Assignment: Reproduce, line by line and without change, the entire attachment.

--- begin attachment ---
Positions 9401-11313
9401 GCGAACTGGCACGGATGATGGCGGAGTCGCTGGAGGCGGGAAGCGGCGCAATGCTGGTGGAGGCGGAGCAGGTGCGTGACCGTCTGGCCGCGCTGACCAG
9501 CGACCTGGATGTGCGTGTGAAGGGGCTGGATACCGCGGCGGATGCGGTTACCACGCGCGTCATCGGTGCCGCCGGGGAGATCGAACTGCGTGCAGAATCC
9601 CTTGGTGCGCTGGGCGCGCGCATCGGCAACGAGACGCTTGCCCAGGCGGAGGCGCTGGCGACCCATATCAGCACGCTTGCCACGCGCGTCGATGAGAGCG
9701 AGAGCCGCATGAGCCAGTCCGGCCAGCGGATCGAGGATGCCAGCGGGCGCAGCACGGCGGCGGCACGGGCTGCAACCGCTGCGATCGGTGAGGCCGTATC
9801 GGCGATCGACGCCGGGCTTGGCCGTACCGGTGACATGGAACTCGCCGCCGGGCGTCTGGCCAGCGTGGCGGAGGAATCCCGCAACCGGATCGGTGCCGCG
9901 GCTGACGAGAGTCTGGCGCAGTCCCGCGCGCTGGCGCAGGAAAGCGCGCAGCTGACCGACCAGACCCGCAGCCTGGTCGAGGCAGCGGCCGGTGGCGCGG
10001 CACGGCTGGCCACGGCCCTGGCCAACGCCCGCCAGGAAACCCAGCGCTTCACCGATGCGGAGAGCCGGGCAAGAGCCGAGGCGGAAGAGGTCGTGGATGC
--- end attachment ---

Positions 9401-11313
9401 GCGAACTGGCACGGATGATGGCGGAGTCGCTGGAGGCGGGAAGCGGCGCAATGCTGGTGGAGGCGGAGCAGGTGCGTGACCGTCTGGCCGCGCTGACCAG
9501 CGACCTGGATGTGCGTGTGAAGGGGCTGGATACCGCGGCGGATGCGGTTACCACGCGCGTCATCGGTGCCGCCGGGGAGATCGAACTGCGTGCAGAATCC
9601 CTTGGTGCGCTGGGCGCGCGCATCGGCAACGAGACGCTTGCCCAGGCGGAGGCGCTGGCGACCCATATCAGCACGCTTGCCACGCGCGTCGATGAGAGCG
9701 AGAGCCGCATGAGCCAGTCCGGCCAGCGGATCGAGGATGCCAGCGGGCGCAGCACGGCGGCGGCACGGGCTGCAACCGCTGCGATCGGTGAGGCCGTATC
9801 GGCGATCGACGCCGGGCTTGGCCGTACCGGTGACATGGAACTCGCCGCCGGGCGTCTGGCCAGCGTGGCGGAGGAATCCCGCAACCGGATCGGTGCCGCG
9901 GCTGACGAGAGTCTGGCGCAGTCCCGCGCGCTGGCGCAGGAAAGCGCGCAGCTGACCGACCAGACCCGCAGCCTGGTCGAGGCAGCGGCCGGTGGCGCGG
10001 CACGGCTGGCCACGGCCCTGGCCAACGCCCGCCAGGAAACCCAGCGCTTCACCGATGCGGAGAGCCGGGCAAGAGCCGAGGCGGAAGAGGTCGTGGATGC